As we look beyond 2024, electric vehicle demand growth is estimated to erode approximately 200,000 to 300,000 barrels per day of demand alongside increased focus on energy efficiency. However, offsetting this is the growth in China, India and other emerging market (EM) economies as key drivers for future demand, with increasing appetites for petrochemicals and transportation.

Exhibit 1: Total Oil Demand Growth
Total Oil Demand Growth
Source: U.S. Energy Information Administration (EIA). As of 20 Mar 24. Select the image to expand the view.

On the supply side, growth in non-OPEC supply from prior investment in large-scale, long-lived reserves in places such as Brazil, Guyana and Canada, have started to bear fruit. This is coupled with the return of US shale production; domestic oil producers have improved productivity and grown production at a lower rate than historically has been the case. Consequently, consolidation within US shale has continued to grow, protecting future drilling inventory and reducing the number of domestic players, which serves to better manage supply as a result. This has occurred while adhering to capital discipline amid current elevated market prices. Consequently, supply growth has outpaced the growth in demand. We contend that the OPEC+ alliance would need to shoulder the burden (again) to balance the market, with the responsibility falling primarily on Saudi Arabia, which would increase spare capacity and, in turn, erode its market share. All of this, however, raises the question of how long cuts will persist. Current OPEC+ actions are appearing to keep pressure on the Biden administration in the run-up to the November elections in the US. We believe the next OPEC meeting on June 1 will be closely monitored with a focus on the enforcement of voluntary cuts by members. As a result, we believe inventory builds (on crude and crude products) can be managed, but with a lower margin of safety for preserving market balance.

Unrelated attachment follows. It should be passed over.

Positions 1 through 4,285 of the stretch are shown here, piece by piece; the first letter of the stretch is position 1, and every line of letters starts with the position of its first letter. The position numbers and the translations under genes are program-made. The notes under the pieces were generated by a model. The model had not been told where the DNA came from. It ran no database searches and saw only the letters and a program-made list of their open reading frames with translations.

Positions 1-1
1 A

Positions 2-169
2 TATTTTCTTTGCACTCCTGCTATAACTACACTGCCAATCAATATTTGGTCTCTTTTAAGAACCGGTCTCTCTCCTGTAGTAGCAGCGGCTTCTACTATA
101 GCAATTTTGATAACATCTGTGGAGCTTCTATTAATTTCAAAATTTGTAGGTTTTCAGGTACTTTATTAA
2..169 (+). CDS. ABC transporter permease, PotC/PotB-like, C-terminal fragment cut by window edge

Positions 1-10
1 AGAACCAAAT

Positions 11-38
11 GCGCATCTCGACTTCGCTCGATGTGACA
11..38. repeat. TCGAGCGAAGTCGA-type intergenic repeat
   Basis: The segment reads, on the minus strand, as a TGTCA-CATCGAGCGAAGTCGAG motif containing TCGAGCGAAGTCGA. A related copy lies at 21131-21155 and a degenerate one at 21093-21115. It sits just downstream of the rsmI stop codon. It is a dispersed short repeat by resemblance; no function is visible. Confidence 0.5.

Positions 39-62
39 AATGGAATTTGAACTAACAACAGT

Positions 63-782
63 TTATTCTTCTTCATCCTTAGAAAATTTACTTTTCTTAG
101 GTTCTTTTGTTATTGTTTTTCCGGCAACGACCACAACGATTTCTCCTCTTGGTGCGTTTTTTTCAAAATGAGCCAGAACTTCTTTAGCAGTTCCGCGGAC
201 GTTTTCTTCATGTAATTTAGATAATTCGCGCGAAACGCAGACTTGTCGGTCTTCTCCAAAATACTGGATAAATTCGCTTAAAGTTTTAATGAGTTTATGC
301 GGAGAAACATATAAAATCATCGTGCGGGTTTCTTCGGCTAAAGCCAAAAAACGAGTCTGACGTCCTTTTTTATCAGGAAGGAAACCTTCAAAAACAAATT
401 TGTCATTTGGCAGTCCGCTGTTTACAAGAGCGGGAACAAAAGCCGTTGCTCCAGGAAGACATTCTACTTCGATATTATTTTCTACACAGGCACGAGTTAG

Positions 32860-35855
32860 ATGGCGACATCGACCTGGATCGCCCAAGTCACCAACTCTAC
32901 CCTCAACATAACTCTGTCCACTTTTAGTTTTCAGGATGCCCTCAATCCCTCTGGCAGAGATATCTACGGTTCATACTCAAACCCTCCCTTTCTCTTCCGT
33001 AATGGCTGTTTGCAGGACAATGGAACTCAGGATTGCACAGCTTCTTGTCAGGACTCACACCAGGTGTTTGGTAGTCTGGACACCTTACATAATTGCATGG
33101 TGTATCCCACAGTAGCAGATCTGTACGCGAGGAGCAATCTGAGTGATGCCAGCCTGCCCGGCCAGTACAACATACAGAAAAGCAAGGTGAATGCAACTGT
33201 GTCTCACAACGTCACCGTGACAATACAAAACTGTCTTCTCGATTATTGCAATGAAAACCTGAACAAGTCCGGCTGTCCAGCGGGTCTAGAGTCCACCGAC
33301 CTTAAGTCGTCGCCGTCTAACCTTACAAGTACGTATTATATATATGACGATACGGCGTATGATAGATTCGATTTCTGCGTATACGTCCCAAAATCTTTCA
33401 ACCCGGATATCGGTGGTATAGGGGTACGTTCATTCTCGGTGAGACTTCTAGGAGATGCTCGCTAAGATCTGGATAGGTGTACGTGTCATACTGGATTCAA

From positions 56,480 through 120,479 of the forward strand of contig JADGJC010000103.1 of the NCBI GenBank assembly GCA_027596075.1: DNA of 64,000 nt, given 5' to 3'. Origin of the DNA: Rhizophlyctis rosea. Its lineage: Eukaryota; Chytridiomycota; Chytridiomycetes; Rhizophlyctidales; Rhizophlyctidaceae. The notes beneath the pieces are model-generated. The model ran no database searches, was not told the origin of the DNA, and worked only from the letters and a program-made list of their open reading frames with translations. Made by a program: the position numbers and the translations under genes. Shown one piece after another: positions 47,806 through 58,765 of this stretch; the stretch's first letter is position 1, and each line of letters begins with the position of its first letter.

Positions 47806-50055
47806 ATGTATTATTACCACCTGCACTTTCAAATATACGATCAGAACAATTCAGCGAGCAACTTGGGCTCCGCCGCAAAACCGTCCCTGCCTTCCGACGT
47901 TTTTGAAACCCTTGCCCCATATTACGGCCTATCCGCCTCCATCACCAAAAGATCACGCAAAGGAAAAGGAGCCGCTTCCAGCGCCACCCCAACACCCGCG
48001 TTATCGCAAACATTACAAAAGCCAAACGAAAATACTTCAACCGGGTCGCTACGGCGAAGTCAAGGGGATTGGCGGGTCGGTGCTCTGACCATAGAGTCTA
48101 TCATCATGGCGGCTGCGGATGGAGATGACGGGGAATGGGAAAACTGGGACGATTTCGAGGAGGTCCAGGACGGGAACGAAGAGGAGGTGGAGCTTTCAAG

Exhibit 2: Total Oil Supply Growth
Total Oil Supply Growth
Source: U.S. Energy Information Administration (EIA). As of 20 Mar 24. Select the image to expand the view.

Where do we see value in the energy space today?

We believe the energy sector has become appealing as a “carry trade” over a “total return” opportunity. We continue to see value investing in pure commodity exposure such as exploration and production (E&P) companies and pipeline/midstream companies that facilitate moving products to market. The E&P companies benefit from current price realizations, while midstream companies are more “utility-like” in nature, with a high proportion of contracted cash flows. While many energy companies have benefited from the focus on building liquidity and repairing balance sheets, attention has turned to shareholder returns. However, the current cycle is different than many in the past, with management respecting the cyclical nature of the sector. As a result, companies are managing to lower leverage and funding shareholder returns from excess free cash flow, and not to the detriment of their balance sheets.